The second panel studied the impact of human rights activism on state behavior. Joseph B. Gildenhorn stated that human rights have been part of US foreign policy, independently of the administration in the government, and that human rights are a key part of the values that bind the international community together. José Miguel Vivanco noted that there are no magic formulas to influence state behavior because there are multiple options. One must work on a case-by-case basis, and the results and strategies will largely depend on the government you intend to influence. The instruments used by human rights advocates are the media and mobilization of public opinion, and pressure to obtain sanctions and conditionality for loans. Only in extreme situations, when massive human rights violations occur, is the use of force justified. It is important for NGOs to have a record of fairness, be as objective as possible, make concrete recommendations to solve problems, target institutions that are responsible for human rights violations and identify where the real problem is, promote the same discourse in private and in public, act quickly and on the basis of good quality research, and consider the political context when acting. Viviana Krsticevic said that human rights concerns have deeply affected the behavior of Latin American states through different means: campaigns, advocacy, and litigation at the national and international levels. NGOs have increased awareness through the documentation of human rights violations, and that has led to change the patterns of repression of the ‘70s, and currently also shape government's agendas. Consistency and fairness and not having a political agenda increase human rights NGO's legitimacy as political actors. The main limitation for NGOs' work is that even if they can push a government's agenda, they do not have the ability to set it. Two important strategies that, according to Krsticevic, have helped influence state behavior are coalition-building at the regional, local and international level, and the international litigation of cases in the Inter American System on Human Rights. Hélan Jaworski presented a case study of the role of the human rights movement in Peru. He referred to civil society's actions against terrorism. The Truth and Reconciliation Commission evaluated the role of various civil society organizations (human rights NGOs, the Church, and trade unions, among others) during the ‘80s and ‘90s. It concluded that the human rights movement's activities were instrumental in obtaining changes in public opinion. Human rights movements also denounced human rights violations of Shinning Path and the government, so they had greater credibility, and recommended institutional reforms. Currently, attention must be transferred from political and civil human rights violations to internal inequalities and socioeconomic problems related to poverty; and it is vital to press for institutional reform. Claudio Grossman made a distinction between a state that is interested in improving its human rights situation and genocidal regimes. The first case requires space for governance, real democracy and participation. Lack of compliance with international human rights norms may be due to lack of interest, resources, or imagination. International law plays an important role in improving the human rights situation of countries because it establishes legitimate parameters that establish state responsibility. These norms may be used in political and ethical discussions to establish state responsibility; but the ratification of international treaties is not enough. The success of international law relies on its influence on the domestic systems. Judges and lawyers must learn international law and incorporate international standards internally. The role of NGOs is directly related to their transparency, and the absence of double standards. When genocidal regimes exist, a humanitarian intervention is possible. It is important to work on the prevention of human rights violations, and provide international mechanisms for the protection of human rights with the necessary resources.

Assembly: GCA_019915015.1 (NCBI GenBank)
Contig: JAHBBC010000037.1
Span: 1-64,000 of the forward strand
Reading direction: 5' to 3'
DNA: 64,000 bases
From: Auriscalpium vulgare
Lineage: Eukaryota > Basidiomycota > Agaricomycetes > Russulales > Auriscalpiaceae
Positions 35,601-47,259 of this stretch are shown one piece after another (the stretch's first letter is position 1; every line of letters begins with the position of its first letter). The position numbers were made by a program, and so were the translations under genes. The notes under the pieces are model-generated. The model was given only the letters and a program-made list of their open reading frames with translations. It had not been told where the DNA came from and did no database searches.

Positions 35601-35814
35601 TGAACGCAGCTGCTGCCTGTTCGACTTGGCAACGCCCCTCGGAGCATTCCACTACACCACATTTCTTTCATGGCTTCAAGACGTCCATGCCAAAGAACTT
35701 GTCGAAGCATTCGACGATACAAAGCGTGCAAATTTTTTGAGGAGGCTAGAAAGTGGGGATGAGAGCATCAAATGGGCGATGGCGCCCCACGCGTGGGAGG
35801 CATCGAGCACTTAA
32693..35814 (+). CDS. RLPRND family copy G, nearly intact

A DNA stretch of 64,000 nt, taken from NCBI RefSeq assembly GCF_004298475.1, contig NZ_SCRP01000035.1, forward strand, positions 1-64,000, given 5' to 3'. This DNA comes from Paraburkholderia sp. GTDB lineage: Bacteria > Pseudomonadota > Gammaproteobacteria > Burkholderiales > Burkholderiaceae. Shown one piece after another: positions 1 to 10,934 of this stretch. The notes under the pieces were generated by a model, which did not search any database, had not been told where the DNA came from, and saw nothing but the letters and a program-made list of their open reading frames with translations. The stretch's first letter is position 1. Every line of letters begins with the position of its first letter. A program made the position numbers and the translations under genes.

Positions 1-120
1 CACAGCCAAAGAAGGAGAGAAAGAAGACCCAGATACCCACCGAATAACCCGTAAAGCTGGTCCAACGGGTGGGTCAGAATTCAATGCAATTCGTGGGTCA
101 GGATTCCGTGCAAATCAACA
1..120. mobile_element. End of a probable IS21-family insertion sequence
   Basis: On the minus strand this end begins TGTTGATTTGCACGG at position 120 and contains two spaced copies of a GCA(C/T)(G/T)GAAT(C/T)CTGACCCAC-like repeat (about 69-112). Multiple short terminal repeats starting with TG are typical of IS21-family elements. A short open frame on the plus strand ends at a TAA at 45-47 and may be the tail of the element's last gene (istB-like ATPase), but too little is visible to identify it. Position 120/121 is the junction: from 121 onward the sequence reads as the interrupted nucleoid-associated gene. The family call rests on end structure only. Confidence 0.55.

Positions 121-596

Participants: Joseph S. Tulchin, Latin American Program, WWICS